"It is certainly the most well-known of the classical ballets and at the time, I knew there wasn't anything in Park City on an annual basis," Ryland said during an interview with The Park Record. "I thought it would be nice to bring a unique production to Park City."
The Park City Dance Academy will celebrate 10 years of "The Nutcracker," when the production hits the stage at the Eccles Center for the Performing Arts, 1750 Kearns Blvd., on Sunday, Dec. 16, at 4 p.m. and 6 p.m.
"This is our 10th anniversary, so to us, these are pretty special performances we're having," Ryland said.
In addition to Ryland, who along with the Dance Academy faculty, choreographed the ballet, four principal dancers Montana Tabar, Isabel Reback, Elizabeth Colton and Sawyer Player are excited to be part of these landmark productions.
Tabar, an eighth grader at Treasure Mountain Jr. High, will dance the Princess Doll and Park City High School senior Reback is the Snow Queen.
Colton, a home-schooled eighth grader, landed the role of the Queen Arabian, and Player, who lives in West Jordan and is a ninth grader West Jordan Middle School, is the Waltz of the Flowers Queen.
"Each of these dancers are unique in and of themselves and that's why they are cast in the roles they have," Ryland explained. "Every one of these girls has a tremendous work ethic. They are very disciplined and focused dancers."
As Snow Queen, Reback feels the pressure of attaining the level of those dancers that came before her.
"I have some pretty big shoes to fill because there have been some amazing dancers who have danced this role," she said. "I just want to uphold the honor of the role and am excited to have the opportunity to do that."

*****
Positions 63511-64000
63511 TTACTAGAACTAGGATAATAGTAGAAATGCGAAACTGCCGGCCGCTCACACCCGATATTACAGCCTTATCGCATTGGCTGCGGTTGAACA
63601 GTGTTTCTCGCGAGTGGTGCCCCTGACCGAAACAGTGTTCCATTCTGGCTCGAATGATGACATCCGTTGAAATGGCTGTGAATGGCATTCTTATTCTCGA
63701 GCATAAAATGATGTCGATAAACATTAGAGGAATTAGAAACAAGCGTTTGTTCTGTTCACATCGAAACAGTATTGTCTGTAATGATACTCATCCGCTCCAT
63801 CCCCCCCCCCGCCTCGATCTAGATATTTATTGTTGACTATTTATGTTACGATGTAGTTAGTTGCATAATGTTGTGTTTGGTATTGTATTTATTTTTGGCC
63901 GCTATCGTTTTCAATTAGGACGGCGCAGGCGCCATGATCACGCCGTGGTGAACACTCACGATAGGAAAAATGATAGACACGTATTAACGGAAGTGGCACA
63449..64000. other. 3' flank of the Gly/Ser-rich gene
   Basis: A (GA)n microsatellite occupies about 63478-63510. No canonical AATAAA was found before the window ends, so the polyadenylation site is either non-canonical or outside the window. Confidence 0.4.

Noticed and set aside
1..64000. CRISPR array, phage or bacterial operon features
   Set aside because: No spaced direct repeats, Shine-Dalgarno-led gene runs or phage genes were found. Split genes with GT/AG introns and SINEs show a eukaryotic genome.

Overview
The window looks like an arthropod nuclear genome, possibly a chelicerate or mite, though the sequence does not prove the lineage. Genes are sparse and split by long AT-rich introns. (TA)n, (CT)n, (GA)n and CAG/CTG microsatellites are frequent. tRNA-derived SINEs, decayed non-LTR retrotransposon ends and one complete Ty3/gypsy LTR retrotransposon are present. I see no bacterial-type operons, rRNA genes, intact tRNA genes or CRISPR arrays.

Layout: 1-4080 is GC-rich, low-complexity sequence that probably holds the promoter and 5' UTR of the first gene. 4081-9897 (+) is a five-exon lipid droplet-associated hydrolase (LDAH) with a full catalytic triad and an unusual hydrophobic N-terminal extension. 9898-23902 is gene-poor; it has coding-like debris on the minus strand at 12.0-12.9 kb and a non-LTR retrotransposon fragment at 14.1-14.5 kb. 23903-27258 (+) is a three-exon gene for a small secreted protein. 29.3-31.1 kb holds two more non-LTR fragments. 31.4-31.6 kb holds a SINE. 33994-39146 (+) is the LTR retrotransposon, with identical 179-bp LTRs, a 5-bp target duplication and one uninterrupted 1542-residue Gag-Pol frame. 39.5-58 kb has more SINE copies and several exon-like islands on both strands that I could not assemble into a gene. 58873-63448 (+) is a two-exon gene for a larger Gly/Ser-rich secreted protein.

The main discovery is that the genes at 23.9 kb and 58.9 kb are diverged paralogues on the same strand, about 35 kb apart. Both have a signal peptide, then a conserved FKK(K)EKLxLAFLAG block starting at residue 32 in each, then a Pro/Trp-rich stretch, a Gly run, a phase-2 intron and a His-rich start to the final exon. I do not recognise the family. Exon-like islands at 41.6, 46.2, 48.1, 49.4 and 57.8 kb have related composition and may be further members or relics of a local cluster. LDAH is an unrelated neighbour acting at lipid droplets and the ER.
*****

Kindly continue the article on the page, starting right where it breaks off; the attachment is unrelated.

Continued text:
Tabar said she needs to bring a fierceness into her doll role, but at the same time smile and show the audience how much she enjoys dancing.
On the other side of the coin, Colton wants to bring the audience into the Arabian mysticism while Player wants to show how difficult the Waltz of the Flowers is.
"This is the most technical role that I have ever had to dance," Player said.
Like Player, Reback's challenge is to dance the technical steps, but make it look easy.
"So, it's hard for me to convey a sense that I can land all the steps and be technically strong at the same time," she said. "It's the most difficult role I've done in pointe shoes."
Regardless of the level of technique, all the roles have unique challenges.
Tabar's challenge is to convince the audience that she is a doll, while Colton's biggest struggles are to stay in character, keep up the intensity while maintaining a smile.
"Bringing the character into your dancing is the hardest part," Player said. "We work in class to get the steps done, but don't focus on what the character is. That starts when we rehearse and with 'The Nutcracker,' there are so many characters to convey."
Ryland said those challenges are the same for the dancers that have come before.
"It is difficult getting all the dancers, and not just the principals, into character," she said. "Preparing all the dancers, from our littlest one who is five, all the way up to Isabel, for a production that is so magical, is a huge deal, and we know they all need to become somebody else. And that is a big challenge."
Still, there is nothing like watching the dancers become their characters
"I can speak for all the faculty when I say that seeing see the transformation that takes place is magical," Ryland said.
Park City Dance Academy and of the Performing Arts will present "The Nutcracker," on Sunday, Dec. 16, at 4 p.m. and 6 p.m. at the Eccles Center for the Performing Arts, 1750 Kearns Blvd. General admission tickets are $15 for adults and $10 for children. Reserved seating is $20 for adults and $15 for children. Tickets can be purchased at the Eccles Center box office or at the Park City Dance Academy, 6554 Creekside Ln. For more information, visit call (435) 658-2345 or visit www.parkcitydance.com.